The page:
Bit by bit God chipped away at Pharaoh's resolve not to let the Israelites leave Egypt while establishing Himself as sovereign God. Each of the plagues was an attack on one of the Egyptian gods, so with each, God was not only demonstrating His power to perform mighty works but His power over the false gods of the Egyptians. The first plague, recorded in chapter 7, turned the Nile into blood, a sign Pharaoh's magicians were able to duplicate. We are not told that this plague was ever reversed. At the end of the narrative about the plague it says "Seven days passed after the LORD struck the Nile." (7:25) Does this mean the plague went away after seven days or that seven days passed before Moses and Aaron approached Pharaoh again, or what? At this point it seems that little impact was made on Pharaoh.

    Chapter 8 begins with the initiation of the second plague - the plague of frogs. As before, Moses and Aaron went to Pharaoh and told him to let the Israelites go to worship their God and threatening him with the plague of frogs if he did not. When he refused they enacted the plague. This plague Pharaoh's magicians were also able to duplicate which ironically increased the plague. While turning the Nile into blood was an attack on the Egyptian god, Hapi, the bull god of the Nile, the frog plague was aimed at Heqet, goddess of birth. Not only was it ironic that the magicians were increasing the plagues by duplicating them, they were also supposedly depending on these same gods to give them powers to perform their duplications of these plagues, calling on them to play into the hands of the God of the Israelites.

    It is noteworthy that Pharaoh turned to Moses and not the magicians to get rid of the frogs. And how did Moses (actually God) get rid of the frogs? They didn't just disappear. They died, lying in heaps all over Egypt. So eliminating the plague caused another plague in effect by leaving a stench all over the land. Plus, the supposed goddess, Heqet, lay dead all over the land as well, a stench in the Egyptian nostils. To highlight the source behind the removal of the frogs, Moses told Pharaoh to choose when to remove them. It was at the time he chose that they were killed, removing any thought that it was due to any other cause but the hand of God. Pharoah had promised to let the Israelites go worship their God without any stipulations if the frogs were removed. But he reneged on this promise.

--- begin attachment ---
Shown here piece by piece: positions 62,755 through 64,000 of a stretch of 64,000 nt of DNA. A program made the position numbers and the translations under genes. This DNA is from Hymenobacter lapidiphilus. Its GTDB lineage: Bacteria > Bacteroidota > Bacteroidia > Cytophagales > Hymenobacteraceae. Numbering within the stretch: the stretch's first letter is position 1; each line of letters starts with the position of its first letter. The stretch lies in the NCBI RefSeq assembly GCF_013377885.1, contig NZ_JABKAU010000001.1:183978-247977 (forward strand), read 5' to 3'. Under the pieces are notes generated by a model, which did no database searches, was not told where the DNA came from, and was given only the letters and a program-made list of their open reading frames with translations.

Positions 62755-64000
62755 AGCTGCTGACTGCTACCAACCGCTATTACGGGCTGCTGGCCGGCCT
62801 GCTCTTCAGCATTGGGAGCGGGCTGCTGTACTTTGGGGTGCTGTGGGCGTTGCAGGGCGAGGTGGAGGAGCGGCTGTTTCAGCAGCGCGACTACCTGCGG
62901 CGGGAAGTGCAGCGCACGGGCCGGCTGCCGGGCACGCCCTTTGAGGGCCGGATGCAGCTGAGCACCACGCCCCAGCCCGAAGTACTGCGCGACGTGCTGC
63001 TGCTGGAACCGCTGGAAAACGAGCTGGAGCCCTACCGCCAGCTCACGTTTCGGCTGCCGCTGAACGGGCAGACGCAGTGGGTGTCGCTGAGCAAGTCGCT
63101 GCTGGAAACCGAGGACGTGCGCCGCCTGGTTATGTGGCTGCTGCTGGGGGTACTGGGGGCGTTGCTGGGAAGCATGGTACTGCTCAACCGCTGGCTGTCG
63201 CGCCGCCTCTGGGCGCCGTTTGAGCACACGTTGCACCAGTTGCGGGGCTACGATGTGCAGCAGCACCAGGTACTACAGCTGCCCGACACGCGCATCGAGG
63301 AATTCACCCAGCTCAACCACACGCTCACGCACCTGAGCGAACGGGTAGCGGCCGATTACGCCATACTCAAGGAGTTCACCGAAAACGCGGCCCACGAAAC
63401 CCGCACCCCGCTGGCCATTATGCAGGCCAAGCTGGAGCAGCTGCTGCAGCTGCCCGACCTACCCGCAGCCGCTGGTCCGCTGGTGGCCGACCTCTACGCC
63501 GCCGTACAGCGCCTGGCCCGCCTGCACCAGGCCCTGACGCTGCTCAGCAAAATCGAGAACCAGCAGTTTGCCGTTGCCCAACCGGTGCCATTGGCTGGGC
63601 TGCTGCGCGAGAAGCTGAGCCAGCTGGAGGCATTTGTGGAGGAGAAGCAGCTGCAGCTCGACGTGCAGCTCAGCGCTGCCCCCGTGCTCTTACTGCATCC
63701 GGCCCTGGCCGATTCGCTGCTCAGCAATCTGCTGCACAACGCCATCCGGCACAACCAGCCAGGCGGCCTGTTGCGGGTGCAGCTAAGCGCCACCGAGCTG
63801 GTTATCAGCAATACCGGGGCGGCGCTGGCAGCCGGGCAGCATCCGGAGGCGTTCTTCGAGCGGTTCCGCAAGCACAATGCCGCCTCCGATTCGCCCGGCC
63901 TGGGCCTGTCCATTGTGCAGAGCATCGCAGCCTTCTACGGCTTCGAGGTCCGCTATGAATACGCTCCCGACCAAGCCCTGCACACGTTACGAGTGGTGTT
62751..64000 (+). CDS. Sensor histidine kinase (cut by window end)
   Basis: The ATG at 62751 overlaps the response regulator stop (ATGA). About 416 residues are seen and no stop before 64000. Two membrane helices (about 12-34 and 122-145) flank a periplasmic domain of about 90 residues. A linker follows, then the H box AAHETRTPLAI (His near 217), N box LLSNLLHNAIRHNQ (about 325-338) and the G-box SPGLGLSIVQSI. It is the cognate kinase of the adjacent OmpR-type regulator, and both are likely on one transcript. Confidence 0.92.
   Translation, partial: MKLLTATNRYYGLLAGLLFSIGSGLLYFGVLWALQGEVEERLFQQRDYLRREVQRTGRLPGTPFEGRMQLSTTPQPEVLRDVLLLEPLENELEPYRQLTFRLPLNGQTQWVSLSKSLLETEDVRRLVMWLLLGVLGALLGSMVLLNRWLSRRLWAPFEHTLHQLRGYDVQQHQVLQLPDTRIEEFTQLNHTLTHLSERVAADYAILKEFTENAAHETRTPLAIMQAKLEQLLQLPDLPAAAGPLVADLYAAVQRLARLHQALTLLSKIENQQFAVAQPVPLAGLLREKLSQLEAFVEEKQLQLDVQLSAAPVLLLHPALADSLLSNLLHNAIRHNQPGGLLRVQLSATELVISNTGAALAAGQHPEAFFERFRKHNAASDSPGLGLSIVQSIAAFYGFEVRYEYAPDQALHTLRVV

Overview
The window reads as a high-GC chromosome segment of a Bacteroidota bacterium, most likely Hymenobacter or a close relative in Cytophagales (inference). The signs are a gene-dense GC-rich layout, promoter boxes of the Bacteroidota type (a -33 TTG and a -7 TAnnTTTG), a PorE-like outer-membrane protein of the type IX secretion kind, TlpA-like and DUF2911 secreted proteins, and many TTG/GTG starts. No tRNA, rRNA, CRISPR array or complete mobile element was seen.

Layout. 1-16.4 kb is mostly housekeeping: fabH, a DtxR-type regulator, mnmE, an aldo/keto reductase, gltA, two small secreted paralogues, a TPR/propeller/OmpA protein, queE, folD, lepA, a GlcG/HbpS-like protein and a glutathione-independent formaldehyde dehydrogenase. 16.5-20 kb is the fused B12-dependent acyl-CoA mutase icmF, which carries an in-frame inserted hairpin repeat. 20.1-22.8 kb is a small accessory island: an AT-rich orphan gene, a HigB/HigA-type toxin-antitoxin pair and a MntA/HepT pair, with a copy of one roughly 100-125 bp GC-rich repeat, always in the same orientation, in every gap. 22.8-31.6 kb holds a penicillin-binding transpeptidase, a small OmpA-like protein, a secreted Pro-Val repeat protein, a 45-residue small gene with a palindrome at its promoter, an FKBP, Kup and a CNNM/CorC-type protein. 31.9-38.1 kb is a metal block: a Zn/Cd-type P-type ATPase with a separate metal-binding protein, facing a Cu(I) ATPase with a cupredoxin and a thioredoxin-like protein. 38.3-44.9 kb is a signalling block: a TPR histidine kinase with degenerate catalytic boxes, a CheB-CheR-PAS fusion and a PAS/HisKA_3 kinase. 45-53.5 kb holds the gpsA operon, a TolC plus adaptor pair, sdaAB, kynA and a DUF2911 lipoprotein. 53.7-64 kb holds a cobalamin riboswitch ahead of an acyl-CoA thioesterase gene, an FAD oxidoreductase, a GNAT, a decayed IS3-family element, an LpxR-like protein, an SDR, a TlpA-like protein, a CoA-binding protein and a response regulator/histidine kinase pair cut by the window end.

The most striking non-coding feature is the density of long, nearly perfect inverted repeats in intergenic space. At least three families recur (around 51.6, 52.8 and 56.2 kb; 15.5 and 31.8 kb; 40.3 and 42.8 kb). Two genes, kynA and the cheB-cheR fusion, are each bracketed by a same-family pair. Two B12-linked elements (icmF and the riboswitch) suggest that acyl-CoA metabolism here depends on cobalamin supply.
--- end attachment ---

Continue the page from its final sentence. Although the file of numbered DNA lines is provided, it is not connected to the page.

The third plague was enacted without warning. It was a plague of gnats or lice. God simply told Moses to have Aaron "Stretch out your staff and strike the dust of the earth, and it will become gnats throughout the land of Egypt." (8:16) This was a plague the magicians could not reproduce, prompting them to tell Pharaoh, "This is the finger of God." (8:19) Bit by Bit God was breaking through, though Pharaoh still refused to let the people go.

    No mention is made of removing the gnats when God told Moses to go back to Pharaoh and threaten him with swarms of flies. It would seem that plague conditions were piling up on the Egyptians. As far as we know, the Nile was still flowing with blood and its stench still inflicting the country. Huge numbers of frogs were lying dead in piles adding to the stench, and the people were still plagued with gnats. Then came the flies in huge swarms: "The Egyptians' houses will swarm with flies, and so will the land where they live." (8:21)  This time God made note of a distinction between the Egyptians and the Israelites. Only the Egyptians would be swarmed by the flies. Clearly the Israelites were God's people, and the Egyptians, who had chosen other gods, were not. They could rely on the gods they had chosen, but their gods were helpless in the face of the plagues God was inflicting on them.

    For the first time, Pharaoh seemed ready to at least negotiate, offering to let the Israelites sacrifice to their God if they stayed within Egypt. This was unacceptable. Besides, Pharaoh was not in a position to negotiate. He had no control over the situation and nothing to offer. His only choice was to set the Israelites free. Moses responded to Pharaoh by saying this would not be right "because what we will sacrifice to the LORD our God is detestable to the Egyptians. If we sacrifice what the Egyptians detest in front of them, won't they stone us?" (8:26) Most animal life was considered sacred by the Egyptians and they would find it detestable for the Israelites to offer animals as sacrifices to their God. It would be equivalent to offering an Egyptian god as sacrifice to the God of the Israelites.

    With Moses' refusal of his offer, Pharaoh conceded to letting the people go into the wilderness "but don't go very far." (8:28) After God removed the flies, Pharaoh once again reneged on his promise.